FREQUENTLY ASKED QUESTIONS ABOUT THE WTA PROGRAM
WHY CHOOSE THE WTA PROGRAM?
Acknowledging the ever growing demand for wound care services in all health care settings, the WOCN Society developed the WTA Program to:
- Educate and prepare more skilled wound care providers across settings, including the military services.
- Enhance nurses’ ability to provide optimal care for patients with acute and chronic wounds as members of a collaborative wound care team.
- Provide the non-WOC certified nurse the ability to optimally care for the patient with chronic or acute wounds under the direction of the WOC specialty nurse, WOC APRN nurse, or physician.
Benefits of the WTA Program include:
- Content of this program provides clear discussion of role limitations and importance of CWCN consultation for complex or non-responsive wounds.
- Pricing is designed to provide affordable wound care education.
- The program was developed and presented by internationally-recognized leaders and educators in wound management and prevention practices.
- Unlike other wound education courses, the WTA Program requires comprehensive hands-on training and testing.
- The WTA Program is an evidence-based continuing education course that meets international standards of care and prepares participants for the WTA-C certification.
- Graduates of the WTA Program are eligible to become WTA-C certified. This certification is offered through the WOCNCB®, a certification body nationally recognized by the ABSNC and the NCCA.
- The WOCN Society is an accredited provider of continuing nursing professional development through the ANCC.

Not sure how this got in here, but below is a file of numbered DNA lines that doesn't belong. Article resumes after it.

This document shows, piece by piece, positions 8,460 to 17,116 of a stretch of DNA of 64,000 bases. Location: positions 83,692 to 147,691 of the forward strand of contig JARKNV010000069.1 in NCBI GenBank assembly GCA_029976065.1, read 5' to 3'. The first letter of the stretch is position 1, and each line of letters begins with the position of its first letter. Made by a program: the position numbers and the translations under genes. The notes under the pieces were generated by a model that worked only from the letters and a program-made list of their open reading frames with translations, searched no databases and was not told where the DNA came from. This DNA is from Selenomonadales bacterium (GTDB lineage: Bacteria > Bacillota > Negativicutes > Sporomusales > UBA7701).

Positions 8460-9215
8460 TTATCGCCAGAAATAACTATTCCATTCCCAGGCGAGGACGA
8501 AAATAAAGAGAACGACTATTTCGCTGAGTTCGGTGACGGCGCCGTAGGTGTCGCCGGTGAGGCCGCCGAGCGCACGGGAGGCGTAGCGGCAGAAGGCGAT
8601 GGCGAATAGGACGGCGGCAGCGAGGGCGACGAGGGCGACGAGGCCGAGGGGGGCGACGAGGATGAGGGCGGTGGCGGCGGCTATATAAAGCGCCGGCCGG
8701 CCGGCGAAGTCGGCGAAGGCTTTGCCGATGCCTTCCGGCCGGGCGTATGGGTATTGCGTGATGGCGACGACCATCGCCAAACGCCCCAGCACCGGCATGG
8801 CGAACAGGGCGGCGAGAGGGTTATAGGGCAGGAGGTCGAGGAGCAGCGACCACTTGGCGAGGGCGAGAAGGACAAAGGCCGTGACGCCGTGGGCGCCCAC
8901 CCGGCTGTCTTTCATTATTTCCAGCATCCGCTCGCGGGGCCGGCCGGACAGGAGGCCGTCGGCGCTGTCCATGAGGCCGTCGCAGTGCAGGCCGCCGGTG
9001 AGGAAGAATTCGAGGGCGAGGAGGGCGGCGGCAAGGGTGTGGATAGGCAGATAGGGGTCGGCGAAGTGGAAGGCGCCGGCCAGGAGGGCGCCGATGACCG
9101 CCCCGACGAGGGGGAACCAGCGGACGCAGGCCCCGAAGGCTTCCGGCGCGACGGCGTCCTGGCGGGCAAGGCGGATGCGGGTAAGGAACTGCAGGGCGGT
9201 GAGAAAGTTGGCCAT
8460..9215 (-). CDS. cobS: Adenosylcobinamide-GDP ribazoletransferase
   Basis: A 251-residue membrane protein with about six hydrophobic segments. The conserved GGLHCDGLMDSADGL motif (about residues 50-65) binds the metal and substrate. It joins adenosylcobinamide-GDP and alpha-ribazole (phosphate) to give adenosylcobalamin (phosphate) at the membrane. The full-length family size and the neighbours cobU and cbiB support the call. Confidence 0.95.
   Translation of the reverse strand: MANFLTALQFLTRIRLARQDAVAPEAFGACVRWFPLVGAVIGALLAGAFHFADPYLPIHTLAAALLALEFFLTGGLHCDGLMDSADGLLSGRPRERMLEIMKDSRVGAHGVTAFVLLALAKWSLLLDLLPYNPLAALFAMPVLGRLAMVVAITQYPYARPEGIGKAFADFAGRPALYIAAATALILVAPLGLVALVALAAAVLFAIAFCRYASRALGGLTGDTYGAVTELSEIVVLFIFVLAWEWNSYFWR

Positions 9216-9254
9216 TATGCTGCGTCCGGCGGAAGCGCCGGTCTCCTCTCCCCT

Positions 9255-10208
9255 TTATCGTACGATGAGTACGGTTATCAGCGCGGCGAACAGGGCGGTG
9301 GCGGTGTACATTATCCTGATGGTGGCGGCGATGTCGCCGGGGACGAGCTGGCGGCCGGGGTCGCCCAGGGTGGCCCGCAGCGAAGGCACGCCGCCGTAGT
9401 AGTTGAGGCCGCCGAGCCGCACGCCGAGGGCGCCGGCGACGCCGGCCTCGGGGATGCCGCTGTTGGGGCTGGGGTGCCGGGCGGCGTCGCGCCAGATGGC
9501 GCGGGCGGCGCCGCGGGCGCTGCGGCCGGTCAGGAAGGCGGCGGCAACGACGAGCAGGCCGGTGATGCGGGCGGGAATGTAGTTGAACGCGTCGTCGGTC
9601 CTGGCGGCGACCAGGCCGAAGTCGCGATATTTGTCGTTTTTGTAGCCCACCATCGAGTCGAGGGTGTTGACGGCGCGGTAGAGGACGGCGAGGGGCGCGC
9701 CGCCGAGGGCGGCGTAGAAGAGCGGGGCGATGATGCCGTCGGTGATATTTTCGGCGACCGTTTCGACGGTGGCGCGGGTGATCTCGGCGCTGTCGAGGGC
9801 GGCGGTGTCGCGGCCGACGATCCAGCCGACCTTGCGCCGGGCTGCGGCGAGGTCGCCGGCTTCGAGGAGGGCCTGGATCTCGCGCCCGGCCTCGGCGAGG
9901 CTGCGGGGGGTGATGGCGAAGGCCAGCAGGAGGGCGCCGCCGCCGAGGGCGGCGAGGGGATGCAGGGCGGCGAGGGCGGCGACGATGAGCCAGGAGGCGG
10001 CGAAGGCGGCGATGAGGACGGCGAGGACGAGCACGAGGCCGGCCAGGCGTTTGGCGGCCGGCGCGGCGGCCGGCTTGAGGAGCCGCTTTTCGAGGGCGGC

WHO CAN TAKE THE COURSE? (BSN, OT, PT, PA, ETC). WHAT IS THE ELIGIBILITY CRITERIA FOR COURSE PARTICIPANTS?
The WTA Program is offered to non-BSN, LPN/LVNs and medics, but attendance is not limited to those levels of practice. The WTA Program would be an excellent program for SWAT, PU/IP, and Skin Resource teams.The target audience for the WTA Program includes:
- Licensed health care providers (LPN/LVNs; non baccalaureate RNs; and/or baccalaureate or Master’s prepared RNs who do not wish to specialize but want more knowledge in wound care).
- Military medics/corpsmen (Active duty).
- Other clinicians who want more wound care knowledge.
Note: Continuing Education (CE) Contact Hours provided only for nurses. All other attendees will obtain a certificate of completion upon successful completion of the program.
CAN I PREVIEW THE WTA LESSON VIDEOS?
Below are short videos previews of three WTA Program modules. These videos provide an example of the video format and the presentation style.
WTA Module 1
WTA Module 10
WHAT CLINICAL SKILL COMPETENCIES ARE INCLUDED IN THE WTA PROGRAM?
Participants will be able to demonstrate competency in the following skills:
- Performing risk assessment
- Pressure injury prevention
- Basic management of incontinence associated dermatitis and skin tears
- Documentation of wound status
- Application of a compression wrap
- Measuring an ankle brachial index (ABI)
- Negative Pressure Wound Therapy (NPWT).
- Wound Identification
- Using the Braden Scale for predicting pressue injury risk effectively
WHO PROVIDES THE SUPPLIES FOR THE HANDS ON TESTING?
Supplemental materials such as dressing samples, compression wraps, ABI equipment, NPWT equipment, etc., will be the responsibility of the individual course coordinator/facility to arrange and provide.
WHAT IS THE ROLE OF THE WOC NURSE COMPARED TO THE WTA? IS THERE A CONFLICT OF PRACTICE/PURPOSE?
There is no conflict of practice or purpose.
In 2017, the WOCN Society updated and disseminated a position statement about the “Role and Scope of Practice for Wound Care Providers” that defined the roles of the WOC advanced practice registered nurse, WOC specialty nurse and the wound treatment associate. The position statement clearly identifies that wound treatment associates are prepared to function under the supervision of a WOC advanced practice registered nurse, a WOC specialty nurse or physician. By clearly defining the roles and through marketing efforts, the intent is to strengthen the position of WOC specialty nurses as the expert, capable of directing bedside care associates to improve patient outcomes.